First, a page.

An Investigation of the Adequacy of Monitoring and Evaluation Practice in Public Projects in Kenya
Fredrick Otieno Okuta1, Abednego Gwaya2, Wanyona Githae3
1Mr. Fredrick Otieno Okuta, Student, Master of Construction Project Management, Jomo Kenyatta University of Agriculture and Technology (JKUAT), Nairobi, Kenya.
2Dr. Abednego Gwaya, Senior Lecturer Department of Construction Management, School of Architecture and Building Sciences (SABS), Jomo Kenyatta University of Agriculture and Technology (JKUAT), Nairobi, Kenya.
3Dr. Wanyona Githae, Senior Lecturer, Department of Construction Management, School of Architecture and Building Sciences (SABS), Jomo Kenyatta University of Agriculture and Technology (JKUAT), Nairobi, Kenya.
Manuscript received on January 02, 2019. | Revised Manuscript received on January 05, 2019. | Manuscript published on January 30, 2019. | PP: 5-8 | Volume-8 Issue-5, January 2019. | Retrieval Number: E3175018519/2019©BEIESP
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© The Authors. Published By: Blue Eyes Intelligence Engineering and Sciences Publication (BEIESP). This is an open access article under the CC BY-NC-ND license (http://creativecommons.org/licenses/by-nc-nd/4.0/)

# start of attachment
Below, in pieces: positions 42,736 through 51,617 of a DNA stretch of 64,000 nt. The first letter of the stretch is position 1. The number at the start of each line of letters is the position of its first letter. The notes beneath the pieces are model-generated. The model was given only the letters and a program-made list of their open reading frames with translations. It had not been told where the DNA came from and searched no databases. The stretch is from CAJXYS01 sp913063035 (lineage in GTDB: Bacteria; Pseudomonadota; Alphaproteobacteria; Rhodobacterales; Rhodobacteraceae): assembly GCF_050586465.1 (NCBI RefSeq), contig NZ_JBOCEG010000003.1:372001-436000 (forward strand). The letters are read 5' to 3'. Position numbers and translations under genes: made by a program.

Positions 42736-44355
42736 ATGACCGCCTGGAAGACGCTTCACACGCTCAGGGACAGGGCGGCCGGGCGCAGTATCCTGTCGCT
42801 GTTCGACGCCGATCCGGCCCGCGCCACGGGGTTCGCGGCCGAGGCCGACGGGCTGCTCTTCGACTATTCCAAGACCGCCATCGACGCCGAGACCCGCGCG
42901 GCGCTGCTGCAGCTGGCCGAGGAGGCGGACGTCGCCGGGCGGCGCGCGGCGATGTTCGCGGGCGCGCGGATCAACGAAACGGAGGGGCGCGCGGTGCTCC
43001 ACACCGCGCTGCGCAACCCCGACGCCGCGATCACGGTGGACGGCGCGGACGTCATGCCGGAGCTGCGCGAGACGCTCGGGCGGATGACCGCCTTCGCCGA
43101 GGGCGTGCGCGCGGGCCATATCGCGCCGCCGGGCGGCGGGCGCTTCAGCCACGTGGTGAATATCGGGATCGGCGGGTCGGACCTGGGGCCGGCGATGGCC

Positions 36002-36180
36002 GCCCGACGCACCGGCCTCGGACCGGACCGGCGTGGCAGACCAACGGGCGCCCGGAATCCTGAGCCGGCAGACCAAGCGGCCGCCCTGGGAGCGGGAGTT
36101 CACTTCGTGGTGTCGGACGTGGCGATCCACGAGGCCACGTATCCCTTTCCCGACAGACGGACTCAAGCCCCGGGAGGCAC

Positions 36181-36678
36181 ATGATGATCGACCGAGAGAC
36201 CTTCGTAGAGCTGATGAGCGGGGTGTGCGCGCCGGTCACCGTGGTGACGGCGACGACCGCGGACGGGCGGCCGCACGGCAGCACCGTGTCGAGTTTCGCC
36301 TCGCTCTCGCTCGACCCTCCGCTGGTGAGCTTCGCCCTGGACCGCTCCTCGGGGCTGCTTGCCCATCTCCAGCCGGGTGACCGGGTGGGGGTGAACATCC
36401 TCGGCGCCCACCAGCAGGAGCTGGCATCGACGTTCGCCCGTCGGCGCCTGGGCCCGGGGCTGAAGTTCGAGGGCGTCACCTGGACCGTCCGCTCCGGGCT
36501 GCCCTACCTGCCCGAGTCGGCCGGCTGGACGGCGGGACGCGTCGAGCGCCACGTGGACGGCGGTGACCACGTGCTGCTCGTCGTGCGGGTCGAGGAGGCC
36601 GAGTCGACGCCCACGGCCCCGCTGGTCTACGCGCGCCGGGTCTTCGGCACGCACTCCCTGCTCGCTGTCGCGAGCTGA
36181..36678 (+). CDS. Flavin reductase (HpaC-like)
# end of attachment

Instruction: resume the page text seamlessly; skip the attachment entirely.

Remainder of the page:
Abstract: The Practice of Monitoring and evaluation (M&E) has become an increasingly important tool within the global efforts in achieving environmental, economic and social sustainability. Monitoring and evaluation (M&E) help those involved with projects to assess if progress is being achieved in line with expectations or not so that reasonable measures can be taken in good time to ensure the project success. While the knowledge on monitoring and evaluation of projects exists, the administrative components of monitoring and evaluation seem to be lacking in the management of county government funded projects. The purpose of this study was to investigate the adequacy of Monitoring and Evaluation in county government funded projects in Kenya. The study investigated the influence of policy, level of planning, resources and the process on the adequacy of monitoring and evaluation exercise in the county government funded projects in Kenya. The study adopted a survey research design and the target population were the county government projects coordination department members. Two completed projects were sampled from each of the 47 counties in Kenya. 72 out of 94 questionnaires sent to the field were returned translating to 76% response rate. The data was analyzed using SPSS version 16 which involved descriptive and inferential statistics. The study established that policies (r = 0.604, P < 0.01), planning (r = 0.596, P < 0.01), availability of resources (r = 0.815, P < 0.01) and process (r = 0.889, P < 0.01) have a significant influence on the adequacy of monitoring and evaluation of county government funded projects in Kenya.
Keywords: Monitoring, Evaluation, County Government Funded Projects.